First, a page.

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The Baking Soda and Vinegar Experiment!

By Jonathan Beecham and Austin Kent

Jonathan Beecham

on 19 November 2012

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Transcript of The Baking Soda and Vinegar Experiment!

By: Jonathan Beecham and Austin Kent The Baking Soda and Vinegar Experiment! A description of the Experiment Purpose: We are trying to figure out the effects of different ratios of vinegar on a set amount of baking soda (1 teaspoon). We are measuring the violence of the reaction for the sample of baking soda taken from the population through height in centimeters. The population is defined by 20 individual experimental units (sample) which are being tested upon. For the interpretation of the data, we compared the data between groups. For example, lets say we compared the 15 mL of vinegar group with that of the 10 mL of each group. By doing this one can see that the heights of the reactions in the 15 mL group appeared to be generally higher.
Possible lurking variables would be temperature. The temperature and humidity may have had an effect on the reaction. Also, another possible variable could be inaccurate measurements of baking soda and vinegar. All of the measurements may not have been exact, causing slight change in the reactions as well. Analyzation of the Experiment Visual Aid! For this experiment, what we would have done differently would be to have done the entire experiment in a controlled environment. The location in which this experiment was in allowed for too many lurking variables. We could have used a balance beam to precisely measure out the baking soda and vinegar to become as exact as possible.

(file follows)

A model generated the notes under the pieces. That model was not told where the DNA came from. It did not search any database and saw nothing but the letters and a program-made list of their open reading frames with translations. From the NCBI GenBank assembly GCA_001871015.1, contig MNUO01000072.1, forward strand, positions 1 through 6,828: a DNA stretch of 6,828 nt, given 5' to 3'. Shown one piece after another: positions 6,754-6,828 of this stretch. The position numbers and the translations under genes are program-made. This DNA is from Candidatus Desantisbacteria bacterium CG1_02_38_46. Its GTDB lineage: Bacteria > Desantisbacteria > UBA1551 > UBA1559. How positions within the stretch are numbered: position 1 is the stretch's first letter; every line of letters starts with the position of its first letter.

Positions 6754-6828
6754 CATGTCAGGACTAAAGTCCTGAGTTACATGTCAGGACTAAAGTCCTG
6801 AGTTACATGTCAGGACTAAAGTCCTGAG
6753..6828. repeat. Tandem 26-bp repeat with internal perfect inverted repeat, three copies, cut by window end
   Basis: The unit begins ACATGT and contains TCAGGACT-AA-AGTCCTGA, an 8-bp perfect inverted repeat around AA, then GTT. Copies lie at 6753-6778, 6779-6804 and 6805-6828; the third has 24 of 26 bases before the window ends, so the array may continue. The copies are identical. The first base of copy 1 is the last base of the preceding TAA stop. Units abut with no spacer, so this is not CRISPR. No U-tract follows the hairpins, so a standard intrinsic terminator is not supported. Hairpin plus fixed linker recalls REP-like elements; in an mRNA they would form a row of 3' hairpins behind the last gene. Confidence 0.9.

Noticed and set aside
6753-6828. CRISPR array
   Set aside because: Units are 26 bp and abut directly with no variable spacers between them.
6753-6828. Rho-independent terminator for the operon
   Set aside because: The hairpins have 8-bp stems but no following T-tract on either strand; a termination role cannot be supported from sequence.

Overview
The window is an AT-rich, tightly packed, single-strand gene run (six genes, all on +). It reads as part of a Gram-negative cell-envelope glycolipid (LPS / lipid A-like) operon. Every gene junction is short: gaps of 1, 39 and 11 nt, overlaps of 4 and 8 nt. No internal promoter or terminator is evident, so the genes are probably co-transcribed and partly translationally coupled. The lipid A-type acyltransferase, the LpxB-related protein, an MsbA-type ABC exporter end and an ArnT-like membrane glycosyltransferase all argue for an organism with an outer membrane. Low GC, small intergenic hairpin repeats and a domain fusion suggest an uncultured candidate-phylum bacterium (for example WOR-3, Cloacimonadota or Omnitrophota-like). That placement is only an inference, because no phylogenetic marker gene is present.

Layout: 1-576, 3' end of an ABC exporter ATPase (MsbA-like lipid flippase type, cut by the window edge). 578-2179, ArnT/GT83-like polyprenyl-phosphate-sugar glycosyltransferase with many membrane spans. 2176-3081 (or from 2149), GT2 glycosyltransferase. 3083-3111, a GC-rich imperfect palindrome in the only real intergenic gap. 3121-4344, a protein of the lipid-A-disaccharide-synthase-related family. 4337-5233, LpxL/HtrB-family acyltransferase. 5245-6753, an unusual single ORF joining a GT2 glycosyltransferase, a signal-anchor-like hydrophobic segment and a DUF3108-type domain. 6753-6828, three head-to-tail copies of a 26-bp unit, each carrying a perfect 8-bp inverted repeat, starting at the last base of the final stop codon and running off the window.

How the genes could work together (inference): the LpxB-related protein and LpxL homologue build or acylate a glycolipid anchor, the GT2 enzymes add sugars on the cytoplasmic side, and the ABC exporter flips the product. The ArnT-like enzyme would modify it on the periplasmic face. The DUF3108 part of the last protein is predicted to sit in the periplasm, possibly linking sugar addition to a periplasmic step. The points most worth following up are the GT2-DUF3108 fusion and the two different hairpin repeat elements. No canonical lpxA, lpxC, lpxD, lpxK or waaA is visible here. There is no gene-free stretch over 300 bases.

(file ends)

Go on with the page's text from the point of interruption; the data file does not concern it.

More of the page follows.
Anyways, the results showed us that a higher ratio of vinegar to baking soda is more convenient for a higher reaction. Comparing the heights between Group 1 with 20 mL and Group 3 with 5 mL, one can easily see that Group 1, with 20 mL held by far more violent reactions than Group 3, with 5 mL. These results are exactly what we expected! Conclusions The way the experiment was conducted: we put one teaspoon of baking soda into each cup, and then poured the specific amount of vinegar needed into each cup. We put a ruler right by the cup as the reaction was occurring. As the reaction hit its peak, we recorded its height, and that is how the results were retrieved. (For some of the reactions, pictures were also taken at their heights!) 20 15 10 5 As one can see, each amount of vinegar is proportional to the violence of the reaction... The more vinegar, the more reaction! THE END
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